Up in smoke: Vaping should be taken seriously


Chris Gajdos

A UWO student takes a drag on a Juul e-cigarette while walking to campus.

Lauren Reidinger, Columnist

On campus it’s almost impossible to walk anywhere and not see someone vaping or juuling — it’s become a normalized daily activity for many college students.

When I first came to UW Oshkosh, I had no experience with vaping or what it really was, and a lot of the people I surrounded myself with didn’t either.

Throughout my college years, vaping became more known and used by my classmates and dormmates. It became a normal thing for people to plug in their Juul at night and not just their phone for a charge.

I believe e-cigarettes are only used because society feels it’s “cool” or “better than cigarettes” when truly it’s not. You are still putting harsh chemicals into your system regardless of what the product name is.

People are given all the information they need to understand why it’s not good for them, yet they continue to juul.

According to Johns Hopkins Medicine, vaping “raises your blood pressure and spikes your adrenaline, which increases your heart rate and the likelihood of having a heart attack.”

Not only does vaping increase users’ likelihood of having a heart attack, but they start to feel dependent on it as addiction spikes from constant use, and it becomes harder and harder to break with continual use of vaping and e-cigarettes.

Although I conformed to society and tried vaping, I hated it from the start. It hurt my lungs and made me feel weird. I didn’t want to rely on something like that for a sense of stability.

When vaping first came around, it was talked about as a “healthy alternative” to cigarettes that could still give people the same high a cigarette would.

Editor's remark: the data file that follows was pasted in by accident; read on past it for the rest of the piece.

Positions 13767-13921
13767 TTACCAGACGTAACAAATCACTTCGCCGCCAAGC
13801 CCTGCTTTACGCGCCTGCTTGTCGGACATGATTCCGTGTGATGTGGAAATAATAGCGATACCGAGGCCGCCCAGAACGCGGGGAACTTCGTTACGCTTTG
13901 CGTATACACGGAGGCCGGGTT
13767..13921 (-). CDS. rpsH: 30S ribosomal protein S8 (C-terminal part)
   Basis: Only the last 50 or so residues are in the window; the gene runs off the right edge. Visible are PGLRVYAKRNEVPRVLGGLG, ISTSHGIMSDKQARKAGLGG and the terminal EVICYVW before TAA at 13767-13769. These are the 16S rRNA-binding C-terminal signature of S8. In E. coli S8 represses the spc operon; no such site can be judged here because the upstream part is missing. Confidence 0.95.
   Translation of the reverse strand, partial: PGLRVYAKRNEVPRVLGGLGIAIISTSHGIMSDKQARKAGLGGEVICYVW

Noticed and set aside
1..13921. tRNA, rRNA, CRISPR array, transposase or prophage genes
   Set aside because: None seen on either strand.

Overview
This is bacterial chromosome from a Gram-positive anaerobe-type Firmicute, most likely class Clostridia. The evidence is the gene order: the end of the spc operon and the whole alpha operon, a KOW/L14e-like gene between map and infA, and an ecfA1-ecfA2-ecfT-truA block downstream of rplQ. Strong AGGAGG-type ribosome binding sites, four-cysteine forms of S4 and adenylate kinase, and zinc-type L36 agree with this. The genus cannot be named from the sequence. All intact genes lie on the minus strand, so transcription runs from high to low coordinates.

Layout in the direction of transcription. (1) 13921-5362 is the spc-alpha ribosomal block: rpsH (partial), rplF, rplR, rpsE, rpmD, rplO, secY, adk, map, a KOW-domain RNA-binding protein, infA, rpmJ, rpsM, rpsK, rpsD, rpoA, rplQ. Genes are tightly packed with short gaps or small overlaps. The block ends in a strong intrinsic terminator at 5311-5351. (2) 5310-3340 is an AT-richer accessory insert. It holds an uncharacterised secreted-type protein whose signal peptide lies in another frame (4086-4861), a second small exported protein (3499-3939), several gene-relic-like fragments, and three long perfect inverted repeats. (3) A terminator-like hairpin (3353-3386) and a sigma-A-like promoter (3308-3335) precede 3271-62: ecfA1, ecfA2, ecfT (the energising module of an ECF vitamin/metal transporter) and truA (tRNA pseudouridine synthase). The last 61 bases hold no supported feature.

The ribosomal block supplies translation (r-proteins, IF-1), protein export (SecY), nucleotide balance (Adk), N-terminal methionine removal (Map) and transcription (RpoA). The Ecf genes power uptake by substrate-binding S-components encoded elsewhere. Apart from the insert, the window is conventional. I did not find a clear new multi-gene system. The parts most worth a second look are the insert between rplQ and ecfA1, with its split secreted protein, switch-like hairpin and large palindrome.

It spiraled into controversy as some believed it was unhealthy and others were blind-sided by long-term side effects. Everyone should know it is unhealthy. And no, it’s not healthier than cigarettes.

According to the Truth Initiative, every Juul pod is equivalent to smoking 20 cigarettes worth of nicotine. That alone should be a clear indicator that these habits are horrible for your body.

I interviewed students at UWO (all of whom asked to stay anonymous) who either vape sometimes or never have. I asked their opinions on vaping and how it affects not only their lives, but the people around them.

“Vaping serves no purpose [other] than trying to fit in with mainstream society,” a junior who has never vaped said.

They also expressed that they were never pressured into using it because the majority of their social group didn’t vape either.

A senior at UWO who sometimes vapes expressed how they only did because everyone around them was doing it. They felt pressure from their social group to do it, but felt it was “normal” or “cool” to vape.

“Everyone is doing it, so I should too,” a senior who occasionally vapes said.

The majority of students who vaped started in their high school years when it first rose to popularity. They all explained how they didn’t have health problems in mind when starting out, but as more information came out about it, they slowly began to retreat from usage.

“The more I found out about it and what it can do to you, it just disgusted me, and I wanted nothing to do with it ever again,” a senior said.

Each interviewee who occasionally vaped expressed how they came to know it was bad for them but chose to do it anyway to fit in with society and be normal. They expressed how in high school, popularity matters and you have to do certain things to be a part of the group.

“It’s just a fancy cigarette in a new shiny packaging,” a senior said. “It contains different chemicals, but ideally the outcome is still the same — not good.”